Professor Glenn Cohen is a Professor of Law at Harvard Law School. He is also the director of Harvard Law School's Petrie-Flom Center for Health Law Policy, Biotechnology, and Bioethics, and one of the world's leading experts on the intersections of bioethics and the law. Cohen's current projects relate to big data, health information technologies, reproduction/ reproductive technology, research ethics, organ rationing in law and medicine, health policy, FDA law, translation medicine, and medical tourism. The utilization of CRISPR technology as a gene editing tool has spurred significant debate across the globe. In this interview, we gain insight of Cohen's perspectives on the "CRISPR revolution" and learn about the basic ethical issues surrounding the manipulation of the genome for enhancement.
Molly Campbell (MC): You are one of the leading experts on the intersection of bioethics and the law. Please can you tell us more about this field and the types of cases it addresses?
Glenn Cohen (GC): Wherever law, medicine, and ethics intersect, that’s where the field and I are. Whether it is the ethics of research, reproductive technologies, genetics, end of life decision-making, mental health, neuroscience, rationing, AI, clinical practice, etc. It is a robust and very exciting field.
MC: Currently, what restrictions apply to the use of CRISPR technology in different cell types and organisms? What applications are scientists not allowed to use CRISPR or other gene-editing technologies for?
GC: In lay terms, in the United States an appropriations rider prohibits FDA from considering the use of germline gene editing in human beings. Thus, it is not possible to do a clinical trial or the like of this. Many (perhaps all, it is not clear everywhere) other countries across the world also prohibit in one way or another, but not all regulatory regimes may be as effective.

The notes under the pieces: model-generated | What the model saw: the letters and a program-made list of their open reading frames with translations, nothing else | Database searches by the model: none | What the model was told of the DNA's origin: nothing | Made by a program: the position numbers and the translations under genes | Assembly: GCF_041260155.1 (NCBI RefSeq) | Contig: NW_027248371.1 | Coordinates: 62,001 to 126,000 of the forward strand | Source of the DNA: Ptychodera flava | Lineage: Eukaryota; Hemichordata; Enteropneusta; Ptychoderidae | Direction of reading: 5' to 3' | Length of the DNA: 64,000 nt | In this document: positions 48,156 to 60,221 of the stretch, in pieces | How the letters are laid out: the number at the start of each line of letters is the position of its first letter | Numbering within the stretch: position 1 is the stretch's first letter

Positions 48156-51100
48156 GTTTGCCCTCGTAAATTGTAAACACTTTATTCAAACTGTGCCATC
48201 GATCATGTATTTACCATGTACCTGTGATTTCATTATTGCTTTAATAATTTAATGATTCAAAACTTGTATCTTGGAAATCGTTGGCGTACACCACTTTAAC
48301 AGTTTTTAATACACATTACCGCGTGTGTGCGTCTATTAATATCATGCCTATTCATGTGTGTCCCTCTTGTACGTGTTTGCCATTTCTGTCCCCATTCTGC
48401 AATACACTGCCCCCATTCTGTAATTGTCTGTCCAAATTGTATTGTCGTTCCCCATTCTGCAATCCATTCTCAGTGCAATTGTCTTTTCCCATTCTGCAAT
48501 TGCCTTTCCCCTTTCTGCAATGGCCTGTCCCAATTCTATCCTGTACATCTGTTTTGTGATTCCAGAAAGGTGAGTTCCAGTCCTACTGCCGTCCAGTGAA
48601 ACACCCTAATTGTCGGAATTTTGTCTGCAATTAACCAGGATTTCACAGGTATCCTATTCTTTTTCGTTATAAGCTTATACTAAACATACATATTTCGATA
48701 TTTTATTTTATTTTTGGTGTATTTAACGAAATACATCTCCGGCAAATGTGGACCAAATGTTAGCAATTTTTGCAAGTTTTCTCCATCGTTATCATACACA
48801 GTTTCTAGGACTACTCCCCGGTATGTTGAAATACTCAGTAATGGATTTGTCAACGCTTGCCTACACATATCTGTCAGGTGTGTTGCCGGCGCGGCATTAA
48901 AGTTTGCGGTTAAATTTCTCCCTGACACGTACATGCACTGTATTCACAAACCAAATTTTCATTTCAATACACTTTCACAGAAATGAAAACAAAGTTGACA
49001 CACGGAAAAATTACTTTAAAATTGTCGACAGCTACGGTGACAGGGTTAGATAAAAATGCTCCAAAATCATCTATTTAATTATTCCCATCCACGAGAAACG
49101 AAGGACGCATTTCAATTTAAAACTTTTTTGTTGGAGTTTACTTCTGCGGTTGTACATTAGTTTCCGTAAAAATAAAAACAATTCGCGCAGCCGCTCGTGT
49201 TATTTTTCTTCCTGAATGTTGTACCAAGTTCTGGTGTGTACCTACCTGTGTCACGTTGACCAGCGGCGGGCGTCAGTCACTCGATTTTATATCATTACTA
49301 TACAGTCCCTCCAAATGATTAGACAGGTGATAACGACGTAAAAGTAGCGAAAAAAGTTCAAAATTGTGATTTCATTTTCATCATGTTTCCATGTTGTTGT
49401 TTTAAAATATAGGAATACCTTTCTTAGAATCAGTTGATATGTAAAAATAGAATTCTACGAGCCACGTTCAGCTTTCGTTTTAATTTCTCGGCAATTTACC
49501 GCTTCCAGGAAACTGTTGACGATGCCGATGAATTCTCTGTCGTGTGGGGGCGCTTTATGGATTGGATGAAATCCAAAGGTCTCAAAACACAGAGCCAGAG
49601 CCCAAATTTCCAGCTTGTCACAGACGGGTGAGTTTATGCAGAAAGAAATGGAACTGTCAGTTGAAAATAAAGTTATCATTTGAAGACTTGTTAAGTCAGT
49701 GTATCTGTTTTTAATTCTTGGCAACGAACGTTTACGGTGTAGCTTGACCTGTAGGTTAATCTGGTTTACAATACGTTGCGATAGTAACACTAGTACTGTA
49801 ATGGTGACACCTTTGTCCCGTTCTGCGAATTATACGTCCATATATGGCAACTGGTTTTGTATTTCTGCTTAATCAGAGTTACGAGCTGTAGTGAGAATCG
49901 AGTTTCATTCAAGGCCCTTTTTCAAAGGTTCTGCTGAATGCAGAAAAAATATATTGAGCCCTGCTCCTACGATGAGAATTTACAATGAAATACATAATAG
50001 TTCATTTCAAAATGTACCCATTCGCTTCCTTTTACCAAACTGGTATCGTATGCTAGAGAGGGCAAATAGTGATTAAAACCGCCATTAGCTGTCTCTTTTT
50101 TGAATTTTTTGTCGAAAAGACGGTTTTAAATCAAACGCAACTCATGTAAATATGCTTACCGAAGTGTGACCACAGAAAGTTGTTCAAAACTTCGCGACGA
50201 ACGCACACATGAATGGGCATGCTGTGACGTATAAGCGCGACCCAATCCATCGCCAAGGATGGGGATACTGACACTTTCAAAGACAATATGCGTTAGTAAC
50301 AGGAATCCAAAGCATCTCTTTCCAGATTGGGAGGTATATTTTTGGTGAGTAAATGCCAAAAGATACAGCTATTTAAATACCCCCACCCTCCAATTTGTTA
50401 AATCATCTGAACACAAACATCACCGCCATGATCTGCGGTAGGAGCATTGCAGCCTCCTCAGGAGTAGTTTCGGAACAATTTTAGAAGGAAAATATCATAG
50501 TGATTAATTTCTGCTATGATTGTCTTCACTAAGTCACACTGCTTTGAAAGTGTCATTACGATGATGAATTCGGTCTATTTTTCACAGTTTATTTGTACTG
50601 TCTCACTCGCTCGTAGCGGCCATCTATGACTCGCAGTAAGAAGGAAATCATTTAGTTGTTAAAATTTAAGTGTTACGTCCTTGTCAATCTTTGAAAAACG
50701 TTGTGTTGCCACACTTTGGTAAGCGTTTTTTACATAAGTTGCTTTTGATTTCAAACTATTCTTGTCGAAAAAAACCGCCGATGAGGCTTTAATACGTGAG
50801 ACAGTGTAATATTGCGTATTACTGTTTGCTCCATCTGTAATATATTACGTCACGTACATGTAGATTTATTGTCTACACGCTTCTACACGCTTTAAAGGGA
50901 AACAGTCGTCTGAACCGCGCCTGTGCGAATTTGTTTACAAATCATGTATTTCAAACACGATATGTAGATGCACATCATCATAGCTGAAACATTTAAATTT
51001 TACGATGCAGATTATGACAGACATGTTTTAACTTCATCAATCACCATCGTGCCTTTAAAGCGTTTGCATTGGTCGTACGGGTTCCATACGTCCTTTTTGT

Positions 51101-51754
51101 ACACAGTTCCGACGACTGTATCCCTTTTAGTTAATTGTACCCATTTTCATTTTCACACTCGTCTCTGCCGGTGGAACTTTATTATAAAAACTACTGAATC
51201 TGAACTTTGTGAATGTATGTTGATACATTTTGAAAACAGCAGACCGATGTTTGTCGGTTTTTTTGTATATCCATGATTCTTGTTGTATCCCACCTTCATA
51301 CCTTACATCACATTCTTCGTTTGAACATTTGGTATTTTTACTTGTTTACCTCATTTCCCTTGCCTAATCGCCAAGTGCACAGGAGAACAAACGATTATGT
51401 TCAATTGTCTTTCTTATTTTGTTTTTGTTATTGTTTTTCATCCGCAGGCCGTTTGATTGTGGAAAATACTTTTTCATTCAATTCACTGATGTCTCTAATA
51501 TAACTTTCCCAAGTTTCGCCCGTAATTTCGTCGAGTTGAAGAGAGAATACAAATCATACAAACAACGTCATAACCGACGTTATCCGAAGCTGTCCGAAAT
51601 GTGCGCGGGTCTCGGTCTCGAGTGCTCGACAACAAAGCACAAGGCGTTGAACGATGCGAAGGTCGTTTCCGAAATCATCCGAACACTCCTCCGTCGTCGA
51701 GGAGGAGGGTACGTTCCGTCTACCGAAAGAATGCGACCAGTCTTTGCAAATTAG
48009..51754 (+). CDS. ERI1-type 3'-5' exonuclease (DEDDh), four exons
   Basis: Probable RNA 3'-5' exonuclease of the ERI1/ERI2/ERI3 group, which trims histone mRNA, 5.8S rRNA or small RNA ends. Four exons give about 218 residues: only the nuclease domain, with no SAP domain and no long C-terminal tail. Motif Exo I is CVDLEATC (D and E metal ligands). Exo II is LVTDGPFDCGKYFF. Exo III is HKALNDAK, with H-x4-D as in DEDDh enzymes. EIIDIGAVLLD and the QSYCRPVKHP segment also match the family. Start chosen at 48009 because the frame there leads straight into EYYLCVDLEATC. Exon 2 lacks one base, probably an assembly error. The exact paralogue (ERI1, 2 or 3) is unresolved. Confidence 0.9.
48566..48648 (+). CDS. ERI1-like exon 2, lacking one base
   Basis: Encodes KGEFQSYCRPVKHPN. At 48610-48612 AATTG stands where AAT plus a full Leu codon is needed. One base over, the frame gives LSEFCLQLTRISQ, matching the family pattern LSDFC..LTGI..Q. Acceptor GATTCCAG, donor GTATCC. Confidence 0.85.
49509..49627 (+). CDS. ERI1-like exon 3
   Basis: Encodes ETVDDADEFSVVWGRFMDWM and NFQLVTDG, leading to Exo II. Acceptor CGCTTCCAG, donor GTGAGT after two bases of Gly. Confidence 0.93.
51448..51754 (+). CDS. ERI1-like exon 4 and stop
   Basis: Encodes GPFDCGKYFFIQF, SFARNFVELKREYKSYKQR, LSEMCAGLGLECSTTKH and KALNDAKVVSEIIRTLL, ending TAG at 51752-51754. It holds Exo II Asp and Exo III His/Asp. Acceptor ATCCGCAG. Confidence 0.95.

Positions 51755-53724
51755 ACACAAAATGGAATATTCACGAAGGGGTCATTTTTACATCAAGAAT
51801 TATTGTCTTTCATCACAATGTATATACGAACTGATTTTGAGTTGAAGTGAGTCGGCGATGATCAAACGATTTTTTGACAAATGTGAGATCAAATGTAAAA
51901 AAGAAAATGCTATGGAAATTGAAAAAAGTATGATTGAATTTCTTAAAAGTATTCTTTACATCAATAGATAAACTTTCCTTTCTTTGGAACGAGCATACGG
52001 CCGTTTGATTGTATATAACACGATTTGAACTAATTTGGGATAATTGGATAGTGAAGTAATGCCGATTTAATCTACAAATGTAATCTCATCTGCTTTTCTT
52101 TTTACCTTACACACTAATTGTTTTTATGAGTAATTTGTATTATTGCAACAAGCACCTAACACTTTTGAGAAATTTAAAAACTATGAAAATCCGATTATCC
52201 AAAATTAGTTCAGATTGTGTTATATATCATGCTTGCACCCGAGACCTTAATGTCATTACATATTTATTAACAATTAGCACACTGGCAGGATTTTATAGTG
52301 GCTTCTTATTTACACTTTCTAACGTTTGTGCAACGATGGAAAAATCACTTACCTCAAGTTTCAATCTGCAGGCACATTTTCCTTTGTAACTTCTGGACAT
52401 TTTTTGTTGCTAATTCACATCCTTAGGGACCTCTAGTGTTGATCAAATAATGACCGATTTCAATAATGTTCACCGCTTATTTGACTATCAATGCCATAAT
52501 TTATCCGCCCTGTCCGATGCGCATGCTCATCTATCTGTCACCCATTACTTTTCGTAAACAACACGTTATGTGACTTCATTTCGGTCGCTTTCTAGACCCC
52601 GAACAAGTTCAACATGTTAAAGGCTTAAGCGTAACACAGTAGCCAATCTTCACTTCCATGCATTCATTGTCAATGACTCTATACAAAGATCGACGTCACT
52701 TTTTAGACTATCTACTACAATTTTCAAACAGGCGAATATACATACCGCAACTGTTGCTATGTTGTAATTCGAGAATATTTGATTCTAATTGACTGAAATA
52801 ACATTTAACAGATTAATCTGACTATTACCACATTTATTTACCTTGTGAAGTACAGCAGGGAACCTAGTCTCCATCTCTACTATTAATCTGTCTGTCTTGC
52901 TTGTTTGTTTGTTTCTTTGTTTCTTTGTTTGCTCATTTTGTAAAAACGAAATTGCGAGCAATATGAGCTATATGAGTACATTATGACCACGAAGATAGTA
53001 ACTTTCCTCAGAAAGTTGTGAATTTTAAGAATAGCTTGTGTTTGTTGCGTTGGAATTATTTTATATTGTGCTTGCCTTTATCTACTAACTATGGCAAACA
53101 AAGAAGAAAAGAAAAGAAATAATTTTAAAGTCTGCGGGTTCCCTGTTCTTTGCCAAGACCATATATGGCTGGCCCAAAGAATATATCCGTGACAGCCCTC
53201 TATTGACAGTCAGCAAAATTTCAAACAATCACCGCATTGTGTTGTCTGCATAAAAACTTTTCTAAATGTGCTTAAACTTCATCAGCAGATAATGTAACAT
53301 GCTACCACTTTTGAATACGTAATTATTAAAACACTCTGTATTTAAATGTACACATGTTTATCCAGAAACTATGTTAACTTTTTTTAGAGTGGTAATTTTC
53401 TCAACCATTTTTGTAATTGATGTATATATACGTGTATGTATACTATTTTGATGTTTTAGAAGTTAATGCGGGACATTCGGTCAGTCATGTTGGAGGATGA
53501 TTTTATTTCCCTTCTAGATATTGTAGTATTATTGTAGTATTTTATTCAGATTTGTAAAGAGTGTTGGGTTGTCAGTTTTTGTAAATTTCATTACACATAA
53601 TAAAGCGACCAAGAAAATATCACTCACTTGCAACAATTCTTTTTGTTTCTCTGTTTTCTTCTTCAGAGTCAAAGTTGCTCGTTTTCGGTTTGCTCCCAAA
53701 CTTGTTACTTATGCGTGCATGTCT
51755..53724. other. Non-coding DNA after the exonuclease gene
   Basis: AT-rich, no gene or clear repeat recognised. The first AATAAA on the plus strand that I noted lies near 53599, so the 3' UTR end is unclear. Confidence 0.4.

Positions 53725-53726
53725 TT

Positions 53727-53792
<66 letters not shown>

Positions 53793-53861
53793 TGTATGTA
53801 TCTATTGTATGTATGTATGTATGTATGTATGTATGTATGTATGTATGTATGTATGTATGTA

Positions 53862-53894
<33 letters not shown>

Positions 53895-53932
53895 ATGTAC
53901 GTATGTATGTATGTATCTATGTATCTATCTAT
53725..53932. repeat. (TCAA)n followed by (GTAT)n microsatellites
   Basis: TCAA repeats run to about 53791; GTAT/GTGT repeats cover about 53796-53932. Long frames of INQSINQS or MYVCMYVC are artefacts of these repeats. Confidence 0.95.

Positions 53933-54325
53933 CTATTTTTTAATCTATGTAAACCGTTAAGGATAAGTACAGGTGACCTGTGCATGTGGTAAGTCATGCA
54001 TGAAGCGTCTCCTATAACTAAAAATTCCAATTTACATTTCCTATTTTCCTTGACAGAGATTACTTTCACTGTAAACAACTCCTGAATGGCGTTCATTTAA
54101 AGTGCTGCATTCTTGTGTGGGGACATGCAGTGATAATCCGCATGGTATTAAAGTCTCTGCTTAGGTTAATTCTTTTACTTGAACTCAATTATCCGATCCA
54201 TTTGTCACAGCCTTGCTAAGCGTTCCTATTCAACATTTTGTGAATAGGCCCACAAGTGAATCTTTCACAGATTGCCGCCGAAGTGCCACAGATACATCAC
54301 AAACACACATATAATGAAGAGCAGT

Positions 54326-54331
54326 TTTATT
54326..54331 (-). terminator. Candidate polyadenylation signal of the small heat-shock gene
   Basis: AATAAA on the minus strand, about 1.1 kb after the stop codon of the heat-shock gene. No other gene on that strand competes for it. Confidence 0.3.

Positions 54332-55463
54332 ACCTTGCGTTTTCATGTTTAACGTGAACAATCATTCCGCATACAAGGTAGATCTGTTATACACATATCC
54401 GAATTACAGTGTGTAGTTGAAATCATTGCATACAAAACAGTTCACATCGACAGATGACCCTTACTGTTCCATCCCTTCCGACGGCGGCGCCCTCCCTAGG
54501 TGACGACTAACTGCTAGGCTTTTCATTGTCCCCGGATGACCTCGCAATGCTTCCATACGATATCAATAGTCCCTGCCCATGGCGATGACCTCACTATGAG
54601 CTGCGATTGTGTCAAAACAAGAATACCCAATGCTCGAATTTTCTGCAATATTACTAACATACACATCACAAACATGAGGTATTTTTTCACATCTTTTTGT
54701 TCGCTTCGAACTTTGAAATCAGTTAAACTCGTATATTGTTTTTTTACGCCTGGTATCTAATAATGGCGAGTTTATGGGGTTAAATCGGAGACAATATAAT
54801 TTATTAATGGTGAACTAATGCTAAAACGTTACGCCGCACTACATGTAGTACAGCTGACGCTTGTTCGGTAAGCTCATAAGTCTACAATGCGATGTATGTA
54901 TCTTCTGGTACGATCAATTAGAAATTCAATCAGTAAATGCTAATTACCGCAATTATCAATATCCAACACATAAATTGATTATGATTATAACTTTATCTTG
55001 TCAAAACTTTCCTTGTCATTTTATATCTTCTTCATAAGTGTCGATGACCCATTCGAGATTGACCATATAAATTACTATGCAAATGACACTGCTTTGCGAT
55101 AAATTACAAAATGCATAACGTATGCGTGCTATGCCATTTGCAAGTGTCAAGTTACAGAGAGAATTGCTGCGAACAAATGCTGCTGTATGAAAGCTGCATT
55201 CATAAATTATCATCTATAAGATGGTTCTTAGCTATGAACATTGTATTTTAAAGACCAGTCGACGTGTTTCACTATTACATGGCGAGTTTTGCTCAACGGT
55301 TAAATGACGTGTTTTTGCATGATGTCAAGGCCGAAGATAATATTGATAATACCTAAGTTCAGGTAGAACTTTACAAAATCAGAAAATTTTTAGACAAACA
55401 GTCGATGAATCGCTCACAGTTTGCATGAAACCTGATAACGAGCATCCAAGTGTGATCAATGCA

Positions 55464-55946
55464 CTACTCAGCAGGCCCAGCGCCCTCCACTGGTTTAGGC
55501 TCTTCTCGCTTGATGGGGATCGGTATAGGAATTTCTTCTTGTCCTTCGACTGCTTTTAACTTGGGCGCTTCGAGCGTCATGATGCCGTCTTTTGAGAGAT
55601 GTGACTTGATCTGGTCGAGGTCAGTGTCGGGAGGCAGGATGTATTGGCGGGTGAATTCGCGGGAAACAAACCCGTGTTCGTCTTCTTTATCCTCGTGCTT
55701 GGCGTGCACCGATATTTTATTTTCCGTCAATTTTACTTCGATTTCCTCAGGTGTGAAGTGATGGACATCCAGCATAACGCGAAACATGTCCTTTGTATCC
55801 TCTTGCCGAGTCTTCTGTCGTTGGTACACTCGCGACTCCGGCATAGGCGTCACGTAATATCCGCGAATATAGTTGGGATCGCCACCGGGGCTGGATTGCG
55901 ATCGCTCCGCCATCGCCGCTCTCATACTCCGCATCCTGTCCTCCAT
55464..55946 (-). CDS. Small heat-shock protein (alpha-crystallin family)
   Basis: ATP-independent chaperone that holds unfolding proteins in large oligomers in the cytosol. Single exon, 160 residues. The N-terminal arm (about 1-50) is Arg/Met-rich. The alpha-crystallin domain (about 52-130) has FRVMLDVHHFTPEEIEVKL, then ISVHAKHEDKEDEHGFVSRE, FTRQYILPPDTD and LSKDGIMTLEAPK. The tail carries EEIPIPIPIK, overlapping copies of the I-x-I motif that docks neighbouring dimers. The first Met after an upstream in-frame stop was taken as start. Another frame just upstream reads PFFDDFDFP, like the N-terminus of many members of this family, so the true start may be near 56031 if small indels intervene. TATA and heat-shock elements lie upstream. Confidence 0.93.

MC: The work of Jiankui He arguably startled the scientific community. In your opinion, do you think the publication of He's work prompted authorities to address regulating CRISPR technology? Or was there already a conversation taking place?
GC: There was very robust conversation long before Dr. He’s terrible (and in my view completely unethical) experiments. For example, this report from the National Academies. While CRISPR is relatively new in terms of technology, in fact bioethicists have been talking about the basic issues surrounding manipulating the genome for enhancement for at least 40 years if not longer.
MC: There are concerns that the CRISPR tool could be used for enhancement purposes. In recent opinion article you say, "Anyone who has a position on enhancement has not thought deeply enough on the question." Please can you expand on what you mean by this?
GC: My claim is that “enhancement” is not a single monolithic thing, so it is hard to have a single position on it. Some enhancements would be wonderful and perhaps the state should subsidize them. Others would be terrible and perhaps the state should prohibit. Only when we think about it with some specificity can we know what we think the answer should be. In the article you mention I draw the following distinctions, for example, though others are possible:
1. Biological vs. Non-Biological Enhancement
a. Genetic enhancements vs. non-genetic biological enhancements
2. Choosing for Ourselves vs. Choosing for Others Who Cannot Choose for Themselves
a. Enhancing after birth vs. enhancing before birth